Menstrual cycle: it is a series of natural changes in hormone production and the structures of the uterus and ovaries. These hormonal changes make it possible for a pregnancy to occur. There are four phases of the menstrual cycle: menstruation, follicular phase, ovulation and the luteal phase. The average menstrual cycle is 24 to 38 days long, however, some women may experience irregular cycles that last shorter or longer amount of time. The first day of the menstrual cycle is the first day of menstrual bleeding, also called a period, which typically lasts 4 to 8 days.
Now that we have covered the ladies, let’s move on to the men!
Spermatogenesis: it is the process of producing and developing sperm. It is a 74 day long cycle during which germ cells, male reproductive cells, develop into sperm with the ability of independent movement and fertilisation. Male testicles produce several million sperm per day!
Sperm: sperm is the male reproductive cell. Some people may use these two words interchangeably, yet, sperm and semen are two different terms; semen is a fluid, which contains sperm, but it only makes up only 5% of the weight of the semen. Sperm cells are very tiny, measuring only 50 micrometers from head to tail. A sperm can travel about 3 mm per minute, and it is viable and capable of fertilisation for 30-50 hours after ejaculation. However, 90% of the sperm in a man’s ejaculate are deformed; they can be misshaped, have a small or large head, or no tail. Just a small percentage of sperm are actually able to fertilise an egg.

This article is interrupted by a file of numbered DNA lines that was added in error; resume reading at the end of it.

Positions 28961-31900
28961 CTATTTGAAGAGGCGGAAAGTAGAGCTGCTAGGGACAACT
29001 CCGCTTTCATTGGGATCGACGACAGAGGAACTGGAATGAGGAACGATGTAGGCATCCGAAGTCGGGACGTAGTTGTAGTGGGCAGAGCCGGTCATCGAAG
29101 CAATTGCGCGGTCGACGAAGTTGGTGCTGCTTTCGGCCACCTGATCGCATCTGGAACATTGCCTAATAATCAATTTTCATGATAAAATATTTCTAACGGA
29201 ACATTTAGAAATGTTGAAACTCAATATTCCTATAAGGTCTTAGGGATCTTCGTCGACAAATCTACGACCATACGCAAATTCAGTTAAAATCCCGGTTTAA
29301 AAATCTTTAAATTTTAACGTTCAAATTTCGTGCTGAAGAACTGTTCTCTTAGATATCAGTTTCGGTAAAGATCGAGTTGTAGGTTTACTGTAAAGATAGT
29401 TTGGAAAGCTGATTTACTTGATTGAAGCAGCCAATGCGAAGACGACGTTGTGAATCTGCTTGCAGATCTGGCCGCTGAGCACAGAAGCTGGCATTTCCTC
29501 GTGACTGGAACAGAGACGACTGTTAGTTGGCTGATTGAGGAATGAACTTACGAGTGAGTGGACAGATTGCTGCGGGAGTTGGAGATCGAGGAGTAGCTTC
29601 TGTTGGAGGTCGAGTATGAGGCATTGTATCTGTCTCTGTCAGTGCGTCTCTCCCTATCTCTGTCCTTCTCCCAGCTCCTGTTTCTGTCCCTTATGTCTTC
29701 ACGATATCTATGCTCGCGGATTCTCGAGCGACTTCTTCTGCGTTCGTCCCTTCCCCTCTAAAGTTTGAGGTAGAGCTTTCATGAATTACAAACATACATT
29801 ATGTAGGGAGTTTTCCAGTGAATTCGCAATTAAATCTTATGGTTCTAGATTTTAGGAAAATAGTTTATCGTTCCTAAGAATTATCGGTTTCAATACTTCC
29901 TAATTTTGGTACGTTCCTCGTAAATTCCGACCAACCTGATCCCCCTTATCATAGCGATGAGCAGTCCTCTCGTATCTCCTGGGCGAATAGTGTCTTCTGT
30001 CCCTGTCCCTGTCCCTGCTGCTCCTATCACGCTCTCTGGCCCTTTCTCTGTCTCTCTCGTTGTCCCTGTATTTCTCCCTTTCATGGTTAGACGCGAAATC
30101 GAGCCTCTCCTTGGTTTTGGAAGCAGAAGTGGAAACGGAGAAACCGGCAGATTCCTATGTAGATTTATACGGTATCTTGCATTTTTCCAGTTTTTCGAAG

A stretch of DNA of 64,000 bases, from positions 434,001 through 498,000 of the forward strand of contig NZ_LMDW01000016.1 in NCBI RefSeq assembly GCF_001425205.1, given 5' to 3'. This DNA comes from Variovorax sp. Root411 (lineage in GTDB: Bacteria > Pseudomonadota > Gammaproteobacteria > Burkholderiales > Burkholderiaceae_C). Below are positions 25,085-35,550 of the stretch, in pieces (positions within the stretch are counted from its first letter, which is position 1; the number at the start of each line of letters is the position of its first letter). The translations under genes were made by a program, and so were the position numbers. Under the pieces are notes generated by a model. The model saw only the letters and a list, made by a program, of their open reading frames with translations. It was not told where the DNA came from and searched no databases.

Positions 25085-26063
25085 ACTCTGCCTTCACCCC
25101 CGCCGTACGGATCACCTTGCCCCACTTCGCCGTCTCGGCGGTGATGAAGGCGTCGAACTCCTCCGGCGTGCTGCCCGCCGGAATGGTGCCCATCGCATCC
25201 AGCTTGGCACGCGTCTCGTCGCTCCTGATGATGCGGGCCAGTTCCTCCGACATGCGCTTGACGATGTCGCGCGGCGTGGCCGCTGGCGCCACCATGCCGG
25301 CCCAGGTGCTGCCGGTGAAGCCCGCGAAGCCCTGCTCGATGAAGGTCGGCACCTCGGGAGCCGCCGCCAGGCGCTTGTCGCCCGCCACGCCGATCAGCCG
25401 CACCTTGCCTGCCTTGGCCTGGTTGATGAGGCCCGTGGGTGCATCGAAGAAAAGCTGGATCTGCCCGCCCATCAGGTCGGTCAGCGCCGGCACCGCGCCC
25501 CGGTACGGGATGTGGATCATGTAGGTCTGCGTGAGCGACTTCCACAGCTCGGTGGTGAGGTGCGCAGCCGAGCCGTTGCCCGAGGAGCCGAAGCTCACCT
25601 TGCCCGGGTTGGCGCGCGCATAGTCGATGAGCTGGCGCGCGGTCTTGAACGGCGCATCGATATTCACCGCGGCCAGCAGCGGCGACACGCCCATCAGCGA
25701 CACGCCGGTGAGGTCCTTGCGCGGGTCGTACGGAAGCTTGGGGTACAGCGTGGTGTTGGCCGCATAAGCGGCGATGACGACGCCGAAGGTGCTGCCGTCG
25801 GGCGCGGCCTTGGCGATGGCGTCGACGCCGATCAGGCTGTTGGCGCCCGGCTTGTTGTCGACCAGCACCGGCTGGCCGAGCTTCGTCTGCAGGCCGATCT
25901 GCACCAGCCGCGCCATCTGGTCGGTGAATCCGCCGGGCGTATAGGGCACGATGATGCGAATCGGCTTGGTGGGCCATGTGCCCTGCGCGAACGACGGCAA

Sperm count: it is a measure of the number of sperm in each ejaculation. A normal sperm count ranges from 15 million to 200 million per millilitre of semen. Low sperm count is considered when there are less than 15 million sperm per millilitre, or less than 39 million sperm per ejaculate. This phenomenon is refer to as oligospermia and it affects one in every six couples. Unfortunately, it has been a very serious issue in many developed countries in the last few decades.
Sperm motility: this refers to the ability of sperm to move forward and progress for at least 25 micrometers per second. A sperm analysis examines how many of the sperm are motile. The higher the number, the better. It has been debated for many years that sperm with Y chromosomes, or the “boy” sperm, can swim faster than sperm with X chromosomes, known as the “girl” sperm. However, it has been proven to be a myth.
Sperm morphology: the semen analysis test examines sperm morphology, which refers to the size, shape and overall appearance of a man’s sperm. The results are shown as a percentage of sperm that appear normal. Sperm are examined in order to evaluate male fertility, because the egg can only be penetrated by sperm that have a “normal” shape. Interestingly enough, this will be a fairly low number since many sperm have an abnormal shape. The good news is that there are millions of them and only one is needed to fertilise the egg.